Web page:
4 Myths about Oral Health

When it comes to oral health do you think you can tell fact from fiction? Think again. Below are four of the most common misconceptions that people think are true about taking proper care of their oral health.

1. Sugar is the Main Cause of Tooth Decay

4 Myths about Oral Health

Sugar may play a major role in tooth decay formation; contrary to what we believe, it is not the main culprit. Tooth decay is caused mainly by the acids that occur naturally in the mouth when combined with saliva, which ultimately results in plaque buildup in the mouth. Eating too much carbohydrates is often the cause for the formation of acid in the mouth, not the level of sugar that this type of diet supplies.

2. Pregnant Women Should Not Worry About Bleeding Gums

Pregnancy gingivitis is a condition that a lot of pregnant women experience. It is when gums bleed, feel sensitive, and become swollen due to the hormonal changes. Health experts note that this should not be ignored by women as this could be a sign of an underlying oral health problem.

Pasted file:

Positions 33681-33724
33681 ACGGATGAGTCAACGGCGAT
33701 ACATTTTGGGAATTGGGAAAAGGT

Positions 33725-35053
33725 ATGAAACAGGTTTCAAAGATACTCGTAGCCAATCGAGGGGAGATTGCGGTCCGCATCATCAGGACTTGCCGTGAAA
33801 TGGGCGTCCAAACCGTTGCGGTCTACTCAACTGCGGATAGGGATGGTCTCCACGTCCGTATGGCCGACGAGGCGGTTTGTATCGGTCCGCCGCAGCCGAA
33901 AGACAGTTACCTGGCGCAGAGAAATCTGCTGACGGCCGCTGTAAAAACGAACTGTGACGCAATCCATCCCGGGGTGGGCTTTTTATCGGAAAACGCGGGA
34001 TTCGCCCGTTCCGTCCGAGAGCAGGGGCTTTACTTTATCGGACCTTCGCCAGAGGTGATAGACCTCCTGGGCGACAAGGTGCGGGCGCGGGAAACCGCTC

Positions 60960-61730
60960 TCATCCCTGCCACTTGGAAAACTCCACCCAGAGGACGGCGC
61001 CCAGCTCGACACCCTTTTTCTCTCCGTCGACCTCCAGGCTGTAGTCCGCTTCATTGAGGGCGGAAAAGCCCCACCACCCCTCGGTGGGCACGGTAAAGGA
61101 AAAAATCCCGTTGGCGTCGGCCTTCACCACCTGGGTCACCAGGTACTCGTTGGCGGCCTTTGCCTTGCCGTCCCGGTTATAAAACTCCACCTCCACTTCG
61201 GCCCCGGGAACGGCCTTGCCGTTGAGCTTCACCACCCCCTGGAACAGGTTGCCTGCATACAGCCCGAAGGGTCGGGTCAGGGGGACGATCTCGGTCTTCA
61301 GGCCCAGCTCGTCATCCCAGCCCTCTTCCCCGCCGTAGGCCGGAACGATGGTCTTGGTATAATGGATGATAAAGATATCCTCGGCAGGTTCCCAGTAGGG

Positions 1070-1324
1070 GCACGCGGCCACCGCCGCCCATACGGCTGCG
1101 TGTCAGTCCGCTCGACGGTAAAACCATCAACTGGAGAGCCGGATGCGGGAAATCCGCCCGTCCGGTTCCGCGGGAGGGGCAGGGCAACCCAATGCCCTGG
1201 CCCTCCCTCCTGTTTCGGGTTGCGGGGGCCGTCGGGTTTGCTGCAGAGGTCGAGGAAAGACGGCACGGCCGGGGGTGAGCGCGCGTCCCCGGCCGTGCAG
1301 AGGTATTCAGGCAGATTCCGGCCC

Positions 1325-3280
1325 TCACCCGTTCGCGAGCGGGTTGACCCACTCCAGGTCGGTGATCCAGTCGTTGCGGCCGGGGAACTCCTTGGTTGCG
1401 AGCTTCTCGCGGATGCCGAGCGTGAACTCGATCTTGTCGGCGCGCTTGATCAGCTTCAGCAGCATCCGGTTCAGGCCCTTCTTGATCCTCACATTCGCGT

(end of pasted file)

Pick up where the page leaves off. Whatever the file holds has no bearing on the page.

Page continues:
3. Brushing is More Important Than Flossing

4 Myths about Oral Health

Flossing is a step that most people skip, thinking that brushing cleans the larger areas of the mouth. Brushing does clean 70% of the surface area of the mouth, but skipping the rest could allow for bacteria to continue to stay, increasing the chances for other dental problems to occur. Flossing might only clean a smaller surface area, like the parts between teeth, but these parts of the mouth also need to be taken care of in order to maintain excellent oral health and hygiene.

4. Alcohol in Mouthwash is More Effective in Killing Oral Bacteria

4 Myths about Oral Health

Mouthwash comes in many different colors and flavors in the market. Some contain alcohol and some claim to be completely natural and won’t cause any stinging sensation. The truth is: a wide variety of mouthwash options exist as there is no “one size fits all” when it comes to this important part of dental care. Every person has different needs in terms of mouthwash — one with alcohol might even be recommended for some by their dentists. Alcohol is not the problem ingredient in mouthwash, added sugar is.

The best way to determine if a long-held practice or belief about oral health is actually true is to do a little bit of research; or better yet, ask your local dentist, like the dental clinic in Corunna if you’re in the area.